In the Czech Republic, there is relatively good freedom of the press -- these entities operating within a mixed-market economy, though more private enterprise. However, all organisations are restricted against writing in support of Nazism, racism or violating Czech law. The Czech press was ranked as the 23rd most free press in the World Freedom Index by Reporters Without Borders in 2017. Radio Free Europe/Radio Liberty, spearheaded in 1949 by the United States, has its headquarters in Prague. It continues to be United States government-funded organization, albeit with its own independent charitable structure.

By OECD standards, life in the Czech Republic is fairly good, although peering into the individual metrics reveals a more mixed picture about the socialty and wellbeing of its people.

Transportation and communications

Václav Havel Airport Prague (Czech: Letiště Václava Havla Praha), is the main international airport of Prague and of the Czech Republic. It is named after its first President after the breakaway of the Soviet system, an extensive writer and someone who many consider a modest man in lifestyle.

There are, however, eleven total airports in the Czech Republic and a number of companies that will rent you a car for as little as $10-15 a day.

The train network in the Czech Republic is truly a jewel though: the network contains over 9600 km of railway which is accepted as relatively fast, reliable, and can get you virtually anywhere in the country.

Prague is a relatively safe city and incidences of violent crime are lower than in some European nations like the United Kingdom.

The dialling code to call the Czech Republic from outside the country is +420.

Food and drinks

There are many local Czech dishes that you will never know that you will miss! That is, you’ll miss them if you like traditional meat-and-potatoes cuisine, with dishes heavy on gravies and root vegetables. Winter is a great time to try hearty Czech soups. Two of the most traditional are:

1. Vepřo knedlo zelo (roasted pork) - vepřo knedlo zelo is essentially roasted pork with dumplings and a side of pickled cabbage. This is probably the most traditional of Czech dishes.
2. Svíčková na smetaně (marinated sirloin) - this popular dish consists of braised beef covered with a thick, creamy sauce of parsley root and carrots. It’s usually accompanied by a side of cranberry sauce and a portion of whipped cream.

Economy, culture, foreign relations

After the fall of the Soviet model and the so-called ‘Velvet Revolution’ which swept the country in the early 1990s, the Czech Republic became a member of the North Atlantic Treaty Organization (NATO) on 12 March 1999, a commitment to defence and shared policy that it upholds to this day. The country also became a member of the European Union in May 2004. Today, the Czech Republic is, therefore, by and large, Atlanticist and Europhilic in outlook.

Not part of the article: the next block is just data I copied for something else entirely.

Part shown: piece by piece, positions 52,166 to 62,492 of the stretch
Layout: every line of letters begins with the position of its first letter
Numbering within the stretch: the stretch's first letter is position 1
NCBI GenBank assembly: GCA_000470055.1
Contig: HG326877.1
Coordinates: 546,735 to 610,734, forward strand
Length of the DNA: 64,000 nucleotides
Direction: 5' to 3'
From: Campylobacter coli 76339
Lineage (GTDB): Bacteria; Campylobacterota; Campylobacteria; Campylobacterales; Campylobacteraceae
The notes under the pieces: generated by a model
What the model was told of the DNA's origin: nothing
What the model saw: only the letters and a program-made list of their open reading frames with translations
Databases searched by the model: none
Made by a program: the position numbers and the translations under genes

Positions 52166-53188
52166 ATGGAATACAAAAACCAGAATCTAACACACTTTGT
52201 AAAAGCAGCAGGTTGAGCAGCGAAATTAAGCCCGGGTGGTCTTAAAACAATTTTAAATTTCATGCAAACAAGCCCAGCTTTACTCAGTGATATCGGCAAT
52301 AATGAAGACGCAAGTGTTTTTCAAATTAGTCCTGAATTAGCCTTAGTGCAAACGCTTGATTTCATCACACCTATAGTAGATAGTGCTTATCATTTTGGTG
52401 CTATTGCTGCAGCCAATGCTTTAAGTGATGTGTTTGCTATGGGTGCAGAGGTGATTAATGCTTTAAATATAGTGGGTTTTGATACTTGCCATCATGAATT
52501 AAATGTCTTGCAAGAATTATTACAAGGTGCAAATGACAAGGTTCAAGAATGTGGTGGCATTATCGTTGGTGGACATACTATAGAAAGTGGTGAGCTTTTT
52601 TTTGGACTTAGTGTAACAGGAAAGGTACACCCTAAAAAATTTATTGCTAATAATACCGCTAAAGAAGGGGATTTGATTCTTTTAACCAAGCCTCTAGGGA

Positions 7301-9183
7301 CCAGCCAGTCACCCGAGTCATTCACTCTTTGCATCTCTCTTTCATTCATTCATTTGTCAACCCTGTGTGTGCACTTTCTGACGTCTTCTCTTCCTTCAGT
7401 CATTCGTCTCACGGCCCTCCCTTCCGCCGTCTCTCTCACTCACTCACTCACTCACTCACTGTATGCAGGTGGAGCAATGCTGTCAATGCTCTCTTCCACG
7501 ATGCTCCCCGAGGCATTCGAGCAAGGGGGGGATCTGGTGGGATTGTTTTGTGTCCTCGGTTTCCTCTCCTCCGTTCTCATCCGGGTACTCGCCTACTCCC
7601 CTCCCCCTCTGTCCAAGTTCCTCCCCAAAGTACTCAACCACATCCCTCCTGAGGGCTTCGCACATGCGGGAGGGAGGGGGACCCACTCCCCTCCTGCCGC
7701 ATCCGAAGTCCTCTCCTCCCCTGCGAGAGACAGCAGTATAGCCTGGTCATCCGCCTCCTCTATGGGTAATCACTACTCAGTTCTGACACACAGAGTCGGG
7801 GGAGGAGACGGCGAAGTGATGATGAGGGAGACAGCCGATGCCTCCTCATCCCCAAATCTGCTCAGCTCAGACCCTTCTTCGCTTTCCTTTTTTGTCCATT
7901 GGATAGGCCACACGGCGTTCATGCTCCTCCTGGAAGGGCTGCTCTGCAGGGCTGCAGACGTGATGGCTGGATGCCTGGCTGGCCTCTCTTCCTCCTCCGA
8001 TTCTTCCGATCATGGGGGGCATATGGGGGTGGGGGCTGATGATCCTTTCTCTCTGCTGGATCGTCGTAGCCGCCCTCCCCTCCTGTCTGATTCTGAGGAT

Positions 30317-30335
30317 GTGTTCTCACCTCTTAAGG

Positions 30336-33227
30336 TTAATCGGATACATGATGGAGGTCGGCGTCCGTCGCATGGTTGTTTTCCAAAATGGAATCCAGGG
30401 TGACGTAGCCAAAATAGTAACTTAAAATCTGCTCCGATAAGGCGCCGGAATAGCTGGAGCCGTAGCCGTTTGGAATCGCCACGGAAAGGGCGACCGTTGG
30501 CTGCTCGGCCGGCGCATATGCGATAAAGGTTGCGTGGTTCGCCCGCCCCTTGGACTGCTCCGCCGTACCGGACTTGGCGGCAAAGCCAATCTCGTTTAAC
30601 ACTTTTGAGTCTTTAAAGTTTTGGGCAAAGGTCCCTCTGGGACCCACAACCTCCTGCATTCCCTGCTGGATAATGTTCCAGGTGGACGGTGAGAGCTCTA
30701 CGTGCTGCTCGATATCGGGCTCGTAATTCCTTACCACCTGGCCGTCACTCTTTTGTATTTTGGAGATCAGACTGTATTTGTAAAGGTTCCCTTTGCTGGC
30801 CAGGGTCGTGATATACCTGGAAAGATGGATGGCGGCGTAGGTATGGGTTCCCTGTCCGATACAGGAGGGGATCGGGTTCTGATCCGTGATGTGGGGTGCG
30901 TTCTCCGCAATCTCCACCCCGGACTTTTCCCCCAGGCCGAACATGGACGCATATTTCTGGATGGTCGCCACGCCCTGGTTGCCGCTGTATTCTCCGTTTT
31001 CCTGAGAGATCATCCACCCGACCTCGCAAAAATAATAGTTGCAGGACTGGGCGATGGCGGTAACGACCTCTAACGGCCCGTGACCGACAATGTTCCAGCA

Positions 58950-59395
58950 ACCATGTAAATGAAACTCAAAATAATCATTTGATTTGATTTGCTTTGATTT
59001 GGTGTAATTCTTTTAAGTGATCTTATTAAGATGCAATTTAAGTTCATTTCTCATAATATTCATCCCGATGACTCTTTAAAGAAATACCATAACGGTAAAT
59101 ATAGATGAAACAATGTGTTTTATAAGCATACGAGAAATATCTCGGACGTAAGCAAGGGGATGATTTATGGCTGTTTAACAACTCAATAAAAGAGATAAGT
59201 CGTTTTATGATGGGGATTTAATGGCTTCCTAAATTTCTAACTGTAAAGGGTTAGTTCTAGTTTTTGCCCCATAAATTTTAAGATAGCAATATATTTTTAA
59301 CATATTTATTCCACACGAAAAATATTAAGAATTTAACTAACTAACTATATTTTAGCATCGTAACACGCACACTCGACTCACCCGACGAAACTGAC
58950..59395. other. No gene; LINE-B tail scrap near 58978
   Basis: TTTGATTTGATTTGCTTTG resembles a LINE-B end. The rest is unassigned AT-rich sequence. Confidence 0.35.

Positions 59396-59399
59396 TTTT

Trade within the EU accounts for a whopping 84% of the Czech Republic’s exports (most of it goes to Germany at 32%), while outside the EU is just 2% and goes to both the United States and Russia.

Not unlike its neighbours Germany, the largest sectors of the Czech Republic’s economy in 2018 were industry (30.2%), followed by wholesale and retail trade, transport, accommodation and food services (19.2%) and public administration, defence, education, human health and social work activities (15.5%).

Prague is also home to Charles University founded in 1348, the oldest university in continuous operation in Central Europe.


There is a history to Czechia that dates back well over a thousand years. The former name, Bohemia, derives from Latin "Boiohaemum", which means "home of the Boii" (Gallic tribe) which populated this land during and before the Middle Ages.

The founding legend of the country is the story of Lech, Czech and Rus, three Slavic brothers who embody the Poles (or Lechites), the Czechs, and the Ruthenians (or Rus') respectively. The three brothers appear together in the Wielkopolska Chronicle, compiled in the early 14th century.

The country has been traditionally divided into three lands, namely Bohemia (Čechy) in the west, Moravia (Morava) in the east, and Czech Silesia (Slezsko; the smaller, south-eastern part of historical Silesia, most of which is located within modern Poland) in the northeast. Known as the lands of the Bohemian Crown since the 14th century, a number of other names for the country have been used, including Czech/Bohemian lands, Bohemian Crown, Czechia and the lands of the Crown of Saint Wenceslas. When the country regained its independence after the oblivion of the Austro-Hungarian empire in 1918, the new name of Czechoslovakia was instated to reflect the union of the Czech and Slovak nations within the same recognised sovereign area.